Israel could learn a thing or two from the Kenyan High Court's rebuttal of efforts to lock up asylum seekers. There are judges in Nairobi [1], and they are more courageous and much more familiar with refugee law than judges in Jerusalem. A Kenyan court last month published a ruling on a government decision to round up asylum seekers from urban areas and put them in refugee camps, from which they will need permits to leave. There are around 600,000 asylum seekers in Kenya. At the end of 2012, the Kenyan government published a new policy saying that asylum seekers…

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  • Eritreans in Israel face unique obstacles in protesting for their country's future

    Had the Israeli media paid attention to a protest by Eritrean refugees outside their embassy last week, the public would have learned something valuable about the Eritrean community in Israel: they desperately want a better future for their country so that one day soon, they can go home. By Sigal Rozen Over 200 Eritrean refugees gathered last Friday, despite the rain and a storm, in front of the Eritrean embassy in Ramat Gan to express their support for Eritrean soldiers who rebelled last week and took over the Eritrean Ministry of Information's building in the capital Asmara. For a moment, it…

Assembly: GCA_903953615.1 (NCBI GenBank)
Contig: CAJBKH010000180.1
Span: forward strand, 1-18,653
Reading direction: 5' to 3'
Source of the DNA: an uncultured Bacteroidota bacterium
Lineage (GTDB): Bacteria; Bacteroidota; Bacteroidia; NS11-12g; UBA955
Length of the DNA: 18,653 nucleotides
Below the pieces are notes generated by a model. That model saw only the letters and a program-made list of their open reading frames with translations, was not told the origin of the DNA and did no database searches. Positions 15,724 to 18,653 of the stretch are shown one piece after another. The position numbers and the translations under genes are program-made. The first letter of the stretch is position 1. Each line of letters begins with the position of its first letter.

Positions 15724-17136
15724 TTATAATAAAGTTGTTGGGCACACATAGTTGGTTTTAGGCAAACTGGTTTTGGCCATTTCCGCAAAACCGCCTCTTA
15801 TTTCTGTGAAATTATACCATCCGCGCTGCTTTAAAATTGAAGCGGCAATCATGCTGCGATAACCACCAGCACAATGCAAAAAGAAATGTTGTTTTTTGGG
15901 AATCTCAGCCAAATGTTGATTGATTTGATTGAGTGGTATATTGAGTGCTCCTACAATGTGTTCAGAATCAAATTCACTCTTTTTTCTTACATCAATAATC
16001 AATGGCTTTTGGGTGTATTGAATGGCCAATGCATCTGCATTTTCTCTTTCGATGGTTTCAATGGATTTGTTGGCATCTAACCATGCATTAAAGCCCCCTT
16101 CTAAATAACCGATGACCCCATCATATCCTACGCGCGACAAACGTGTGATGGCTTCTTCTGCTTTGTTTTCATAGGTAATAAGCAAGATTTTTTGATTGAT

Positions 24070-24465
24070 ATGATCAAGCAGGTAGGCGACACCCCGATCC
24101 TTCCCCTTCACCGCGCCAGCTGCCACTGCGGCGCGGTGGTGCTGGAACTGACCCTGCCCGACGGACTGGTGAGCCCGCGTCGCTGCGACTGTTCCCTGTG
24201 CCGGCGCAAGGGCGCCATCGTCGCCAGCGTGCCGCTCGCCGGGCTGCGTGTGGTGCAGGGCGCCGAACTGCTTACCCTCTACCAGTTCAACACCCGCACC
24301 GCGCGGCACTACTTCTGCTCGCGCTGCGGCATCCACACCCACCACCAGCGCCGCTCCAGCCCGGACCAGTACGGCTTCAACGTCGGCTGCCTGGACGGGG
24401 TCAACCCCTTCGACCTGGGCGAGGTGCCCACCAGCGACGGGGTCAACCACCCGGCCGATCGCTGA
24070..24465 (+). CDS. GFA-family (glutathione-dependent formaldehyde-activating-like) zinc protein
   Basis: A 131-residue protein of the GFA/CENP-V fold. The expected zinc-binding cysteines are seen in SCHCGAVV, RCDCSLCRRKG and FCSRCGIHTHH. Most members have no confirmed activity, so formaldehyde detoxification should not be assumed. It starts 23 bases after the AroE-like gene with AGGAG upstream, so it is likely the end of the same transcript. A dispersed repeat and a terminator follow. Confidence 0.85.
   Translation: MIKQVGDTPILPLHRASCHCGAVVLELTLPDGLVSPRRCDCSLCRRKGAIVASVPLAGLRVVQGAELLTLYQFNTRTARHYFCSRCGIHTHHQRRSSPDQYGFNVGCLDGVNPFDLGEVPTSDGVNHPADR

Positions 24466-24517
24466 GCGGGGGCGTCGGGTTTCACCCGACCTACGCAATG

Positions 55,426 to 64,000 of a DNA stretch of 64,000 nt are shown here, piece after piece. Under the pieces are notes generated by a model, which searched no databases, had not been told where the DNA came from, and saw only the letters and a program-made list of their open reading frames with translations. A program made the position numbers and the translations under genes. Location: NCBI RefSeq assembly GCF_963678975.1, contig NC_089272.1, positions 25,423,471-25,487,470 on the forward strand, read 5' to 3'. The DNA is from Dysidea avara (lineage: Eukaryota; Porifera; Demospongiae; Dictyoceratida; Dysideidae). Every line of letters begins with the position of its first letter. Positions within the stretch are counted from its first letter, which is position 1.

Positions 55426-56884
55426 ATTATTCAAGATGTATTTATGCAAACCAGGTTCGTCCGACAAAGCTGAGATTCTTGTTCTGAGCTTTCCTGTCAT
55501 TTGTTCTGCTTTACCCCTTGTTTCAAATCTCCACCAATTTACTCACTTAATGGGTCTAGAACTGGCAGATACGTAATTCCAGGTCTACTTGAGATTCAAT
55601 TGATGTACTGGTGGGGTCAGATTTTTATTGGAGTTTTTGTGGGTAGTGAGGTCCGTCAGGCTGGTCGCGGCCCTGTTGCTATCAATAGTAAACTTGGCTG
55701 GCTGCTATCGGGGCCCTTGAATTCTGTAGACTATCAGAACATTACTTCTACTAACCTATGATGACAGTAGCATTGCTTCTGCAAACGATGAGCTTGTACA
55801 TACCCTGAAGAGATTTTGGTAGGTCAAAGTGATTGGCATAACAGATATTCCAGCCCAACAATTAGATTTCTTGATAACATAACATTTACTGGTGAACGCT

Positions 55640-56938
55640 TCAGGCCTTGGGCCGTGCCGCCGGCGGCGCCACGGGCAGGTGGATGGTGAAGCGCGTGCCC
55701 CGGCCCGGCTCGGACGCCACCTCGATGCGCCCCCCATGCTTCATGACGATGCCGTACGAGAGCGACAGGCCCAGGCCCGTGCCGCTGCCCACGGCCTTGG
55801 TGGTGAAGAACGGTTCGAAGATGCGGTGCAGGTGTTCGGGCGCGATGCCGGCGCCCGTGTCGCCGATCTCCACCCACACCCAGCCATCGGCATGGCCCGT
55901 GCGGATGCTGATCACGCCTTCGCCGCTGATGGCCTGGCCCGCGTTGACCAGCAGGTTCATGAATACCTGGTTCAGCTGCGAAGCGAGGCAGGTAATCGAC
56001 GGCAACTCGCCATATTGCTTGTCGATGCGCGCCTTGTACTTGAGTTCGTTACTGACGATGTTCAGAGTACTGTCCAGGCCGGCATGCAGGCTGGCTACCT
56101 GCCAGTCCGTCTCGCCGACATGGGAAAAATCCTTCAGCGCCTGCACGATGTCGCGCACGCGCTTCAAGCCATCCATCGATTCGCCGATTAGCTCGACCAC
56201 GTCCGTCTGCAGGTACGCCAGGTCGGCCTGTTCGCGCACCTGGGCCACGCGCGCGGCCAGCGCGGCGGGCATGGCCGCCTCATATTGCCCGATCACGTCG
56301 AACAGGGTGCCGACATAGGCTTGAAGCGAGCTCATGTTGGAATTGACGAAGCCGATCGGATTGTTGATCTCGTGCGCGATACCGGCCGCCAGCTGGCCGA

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  • Interior minister exploits rape by Eritrean for anti-immigrant campaign

    Prepare yourselves. Last May, when it was last announced that an Eritrean citizen raped an Israeli woman, Interior Minister Eli Yishai responded by placing thousands of asylum seekers, among them children, rape and torture victims and the elderly in administrative detention, all in accordance with Israel’s Prevention of Infiltration Law. In the wake of the horrifying rape that took place near Tel Aviv’s Central Bus Station, one can only guess what will happen next. Yishai began publishing libelous remarks on his personal Facebook page, while Shas’ shelved hate-filled campaign against foreigners [Hebrew] coincidentally appeared in Yedioth Ahronoth and on Ynet’s homepage,…

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  • For asylum seekers in Israel, the police is the judiciary

    A new government regulation enables the indefinite incarceration of refugees suspected of committing crimes, even if there is not enough evidence to indict them. Were this regulation applied to Israeli politicians, many of them would be in prison. By Asaf Weitzen The upcoming elections will affect not only the lives of Israeli citizens, they will also affect the fates of more than 60,000 African immigrants living here. Ignorance regarding the circumstances of their arrival to Israel, along with fear and rare bureaucratic creativity, have led to a series of laws and regulations depriving them of their most basic legal protections, which…

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  • PHOTO ESSAY: A sprawling desert prison, for thousands of refugees